Submitted to: Journal of Plant Nutrition
Publication Type: Peer Reviewed Journal
Publication Acceptance Date: 9/17/2004
Publication Date: 9/16/2005
Citation: Morris, D.R., Glaz, B.S., Powell, G., Deren, C.W., Snyder, G.H., Perdomo, R., Ulloa, M.F. 2005. Leaf phosphorus diagnosis of sugarcane in organic soils. Journal of Plant Nutrition. 2005. 28:1511-1523. Interpretive Summary: Sugarcane is grown mostly on organic soils in south Florida. Phosphorus is an essential plant nutrient for high sugarcane yields, but producers are required to reduce P levels in water ways. One way to monitor P uptake in sugarcane is through leaf diagnosis. The objective of this study was to determine the best time to leaf sample during the summer months and to relate optimum leaf P tissue content and yield. A 3-year field study was conducted on four organic soil locations in south Florida. An 8 by 3 factorial experimental design with four replications was used at each location with eight sugarcane (interspecific hybrids of Saccharum sp.) genotypes in combination with three fertilizer P rates (0, 24, and 48 kg P ha-1). Upper-most fully expanded leaves were sampled in early, mid, and late summer prior to three harvests (plant cane, first ratoon, and second ratoon). Even though sugarcane yields increased with increased P fertilizer rates at three location, there was no consistent pattern relating leaf P tissue content with yields.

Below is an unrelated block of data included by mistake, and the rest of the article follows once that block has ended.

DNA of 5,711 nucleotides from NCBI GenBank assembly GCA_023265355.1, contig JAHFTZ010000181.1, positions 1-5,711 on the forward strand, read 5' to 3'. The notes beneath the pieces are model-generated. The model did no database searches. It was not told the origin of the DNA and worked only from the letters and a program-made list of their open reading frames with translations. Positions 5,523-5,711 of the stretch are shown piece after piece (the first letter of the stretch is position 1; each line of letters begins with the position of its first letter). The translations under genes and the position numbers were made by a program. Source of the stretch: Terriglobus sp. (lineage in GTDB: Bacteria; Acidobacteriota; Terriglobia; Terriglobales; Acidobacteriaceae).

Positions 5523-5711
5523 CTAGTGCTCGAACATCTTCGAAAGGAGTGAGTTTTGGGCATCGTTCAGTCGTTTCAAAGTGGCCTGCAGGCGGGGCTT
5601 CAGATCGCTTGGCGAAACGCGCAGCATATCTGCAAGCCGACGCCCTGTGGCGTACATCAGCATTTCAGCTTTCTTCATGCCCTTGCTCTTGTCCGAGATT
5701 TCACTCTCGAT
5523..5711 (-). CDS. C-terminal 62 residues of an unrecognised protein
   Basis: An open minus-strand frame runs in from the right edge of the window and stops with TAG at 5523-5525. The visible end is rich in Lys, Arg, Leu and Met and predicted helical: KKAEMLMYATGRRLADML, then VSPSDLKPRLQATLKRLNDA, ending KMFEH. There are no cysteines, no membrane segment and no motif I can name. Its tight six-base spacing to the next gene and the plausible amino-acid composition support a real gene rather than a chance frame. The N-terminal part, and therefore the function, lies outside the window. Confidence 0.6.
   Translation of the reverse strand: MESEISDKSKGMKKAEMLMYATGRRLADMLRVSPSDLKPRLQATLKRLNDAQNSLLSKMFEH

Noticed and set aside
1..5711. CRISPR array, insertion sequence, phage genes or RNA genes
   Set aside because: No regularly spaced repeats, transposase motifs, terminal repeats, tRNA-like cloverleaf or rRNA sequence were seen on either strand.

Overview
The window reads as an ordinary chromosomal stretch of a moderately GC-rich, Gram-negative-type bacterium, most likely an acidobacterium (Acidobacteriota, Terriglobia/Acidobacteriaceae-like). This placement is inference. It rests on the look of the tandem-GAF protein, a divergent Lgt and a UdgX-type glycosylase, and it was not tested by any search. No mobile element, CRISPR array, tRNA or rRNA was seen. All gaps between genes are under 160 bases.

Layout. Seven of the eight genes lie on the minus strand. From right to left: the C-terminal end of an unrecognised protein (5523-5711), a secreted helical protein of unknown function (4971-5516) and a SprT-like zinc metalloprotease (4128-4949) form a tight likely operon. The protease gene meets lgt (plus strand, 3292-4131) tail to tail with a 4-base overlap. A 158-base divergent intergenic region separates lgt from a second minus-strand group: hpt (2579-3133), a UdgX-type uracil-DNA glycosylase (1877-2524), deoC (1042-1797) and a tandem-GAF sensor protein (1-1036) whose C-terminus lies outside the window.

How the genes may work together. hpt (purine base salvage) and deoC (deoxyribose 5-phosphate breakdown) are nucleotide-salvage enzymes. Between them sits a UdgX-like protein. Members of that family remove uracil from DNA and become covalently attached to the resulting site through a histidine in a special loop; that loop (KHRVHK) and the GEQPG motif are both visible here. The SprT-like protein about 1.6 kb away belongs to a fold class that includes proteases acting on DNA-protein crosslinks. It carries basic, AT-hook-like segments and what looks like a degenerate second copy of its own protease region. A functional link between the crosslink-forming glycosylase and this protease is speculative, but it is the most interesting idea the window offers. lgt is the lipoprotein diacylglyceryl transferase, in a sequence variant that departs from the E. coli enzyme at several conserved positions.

Technical Abstract: Most of the sugarcane production in Florida is on organic soils. Supplemental P fertilizer is often required for optimum yields, but producers are required to reduce P levels in water ways. The objectives of this study were to relate optimum leaf P tissue content with yield, and to determine optimum leaf sampling dates during the summer. An eight (sugarcane genotypes) by three (0, 24, and 48 kg fertilizer P ha-1) factorial field experiment was conducted for 3 yr at four organic soil locations. Leaves directly below the upper-most fully expanded leaves were sampled in early, mid, and late summer. There was no response to P fertilizer at one location, two locations had optimum cane yield with supplemental P at 24 kg P ha-1, and the fourth location had the highest cane yields at 48 kg P ha-1. Correlation analyses of yield vs. leaf P content across all treatments in early and mid summer were statistically significant (P < 0.05), but coefficients were very low r = 0.14 and 0.26, respectively). No consistent relationship across locations described the effect of leaf P tissue content on yield. Leaf samples should be taken in early season.